One may look at me now and think that I am completely biased when speaking on this topic.  I currently use a Macbook, I have an iPad, an iPhone 5s, and I use my iPod classic when I’m working out, I use Apple TV, connect my devices through an Apple Airport Extreme, and I locally backup my devices via my Apple Time Capsule… Even listing these outright made me shudder at the likelihood that I’ve become an Apple fangirl.  But it has not always been this way.  In fact, I had been ANTI Apple for, well a long time.  I also have to qualify that I worked at a major electronics retailer for 14 years and was exposed to all different devices (all at discounts so I got to choose what worked best for me).

So what made me jump into the Appley Goodness? 

The initial appeal to Apple actually was something more practical — the battery life on early Android devices left me wishing for the simplicity of a flip phone again.  I mean, what was the point of having a sophisticated smart phone, if it was DEAD by noon? I’m not saying that the battery life on the early iPhone was the best either, but from my own experience it was far better than my experience with my first Android device.  Once smartphones had completely taken over the market and there was representation across all platforms, I was able to make an even better comparison. Here are some things that KEPT Apple as my primary device (for most of my career I had two devices, a work and personal phone — typically one was Apple and one Android):

1) Con (Android) Slow to Update — The issue with Android is that there are HUNDREDS, if not thousands of different Android devices out there that all need to be considered before updates happen, and they all depend on both the manufacturer and carrier to get their heads together.  Essentially there are too many hands in the pots and I got tired of waking up and checking my phone for critical and awesome updates to software… only to find it either was postponed or cancelled altogether.  With Apple, the hardware and the software comes from one place and once an update is announced, I have it available to my phone within the week.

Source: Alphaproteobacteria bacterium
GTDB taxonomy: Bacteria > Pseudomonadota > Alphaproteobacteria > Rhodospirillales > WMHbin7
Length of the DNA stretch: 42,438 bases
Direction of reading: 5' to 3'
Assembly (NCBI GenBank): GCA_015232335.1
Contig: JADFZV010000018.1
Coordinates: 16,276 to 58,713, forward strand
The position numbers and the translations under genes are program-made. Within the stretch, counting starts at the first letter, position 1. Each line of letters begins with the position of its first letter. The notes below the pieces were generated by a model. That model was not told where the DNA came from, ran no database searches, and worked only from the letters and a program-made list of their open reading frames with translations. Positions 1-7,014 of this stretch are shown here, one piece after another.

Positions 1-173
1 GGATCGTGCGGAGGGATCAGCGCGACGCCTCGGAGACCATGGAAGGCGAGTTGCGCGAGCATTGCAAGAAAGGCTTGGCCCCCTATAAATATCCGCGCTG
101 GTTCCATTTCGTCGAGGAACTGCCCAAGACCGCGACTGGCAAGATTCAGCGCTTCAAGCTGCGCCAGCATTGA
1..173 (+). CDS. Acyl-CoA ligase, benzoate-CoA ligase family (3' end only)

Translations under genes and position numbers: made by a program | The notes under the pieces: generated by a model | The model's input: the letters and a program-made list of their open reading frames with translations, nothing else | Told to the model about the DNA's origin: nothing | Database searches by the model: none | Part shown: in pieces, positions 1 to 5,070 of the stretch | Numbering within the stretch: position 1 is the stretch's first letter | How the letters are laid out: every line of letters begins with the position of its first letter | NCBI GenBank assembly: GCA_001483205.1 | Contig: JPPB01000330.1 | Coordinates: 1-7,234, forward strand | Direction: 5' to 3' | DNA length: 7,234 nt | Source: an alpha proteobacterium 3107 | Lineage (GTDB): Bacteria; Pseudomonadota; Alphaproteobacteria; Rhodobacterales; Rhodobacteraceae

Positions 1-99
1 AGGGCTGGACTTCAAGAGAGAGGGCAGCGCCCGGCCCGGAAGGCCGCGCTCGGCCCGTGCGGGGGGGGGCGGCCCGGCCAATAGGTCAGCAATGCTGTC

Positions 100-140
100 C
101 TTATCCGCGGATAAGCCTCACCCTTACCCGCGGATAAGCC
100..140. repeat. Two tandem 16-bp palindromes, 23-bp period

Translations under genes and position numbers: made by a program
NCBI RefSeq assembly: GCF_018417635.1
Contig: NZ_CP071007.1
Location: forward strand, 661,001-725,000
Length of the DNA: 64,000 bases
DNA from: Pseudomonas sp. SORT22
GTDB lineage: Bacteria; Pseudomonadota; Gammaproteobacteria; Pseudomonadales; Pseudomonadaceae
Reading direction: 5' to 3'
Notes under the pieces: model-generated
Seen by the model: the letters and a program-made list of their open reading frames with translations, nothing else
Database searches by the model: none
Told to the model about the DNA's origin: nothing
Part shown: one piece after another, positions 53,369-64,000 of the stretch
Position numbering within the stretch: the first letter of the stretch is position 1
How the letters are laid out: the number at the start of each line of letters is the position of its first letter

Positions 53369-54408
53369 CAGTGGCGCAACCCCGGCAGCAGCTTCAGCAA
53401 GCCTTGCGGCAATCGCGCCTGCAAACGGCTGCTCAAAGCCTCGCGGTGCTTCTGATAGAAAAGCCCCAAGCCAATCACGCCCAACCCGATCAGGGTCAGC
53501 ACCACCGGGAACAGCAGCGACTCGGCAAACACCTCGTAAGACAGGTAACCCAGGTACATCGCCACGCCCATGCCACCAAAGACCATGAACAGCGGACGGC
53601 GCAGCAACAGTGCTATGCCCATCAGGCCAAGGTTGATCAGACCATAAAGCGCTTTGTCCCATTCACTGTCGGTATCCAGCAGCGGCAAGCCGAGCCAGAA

2) Con (Apple) App Restraints — Apple has gripes about paying for things in an app that’s not charged through iTunes, so a few of my favorite apps, I have to go through extra steps to pay for something, which is a pain.  Although I’ve heard that Android has been having some hiccups in this arena as well.  There were also some features on some apps that were available on Android but not on Apple, although that can be said the other way around as well.

3) Con (Apple) DMR — Apple has it’s hands wrapped tightly around copy rights and you have to essentially buy everything you listen to.  Although applications like Spotify and Pandora and even iTunes Music make this less of an issue these days.  However, I do miss assigning any song in my library as a ringtone (like you can on Android).  Android is more open platform, so I was able to download music for free through some applications.

4) Con (Android) App Exclusivity — Yes! Android HAS come to market with a ton of apps and has a robust market place now.  However, there are STILL companies that only release Apple applications and specialized devices that are only available for iDevices.  Why?  Because of the issue that I mentioned earlier.  There are HUNDREDS of different devices for Android, different hardware, software versions, different specs, different screen aspect ratios.  From a programmer’s point of view, even though Apple sends developers through more hoops and circles to develop an app for them, in the long run it’s more simple because of the standardization of their iOS.  The same entity makes the devices and makes the software… So, even though more times than not Apple and Android versions of apps are released simultaneously, there are considerable times when they aren’t (at least in my experience and for apps that benefit me).

My iPhone 3Gs was my Apple Gateway Drug…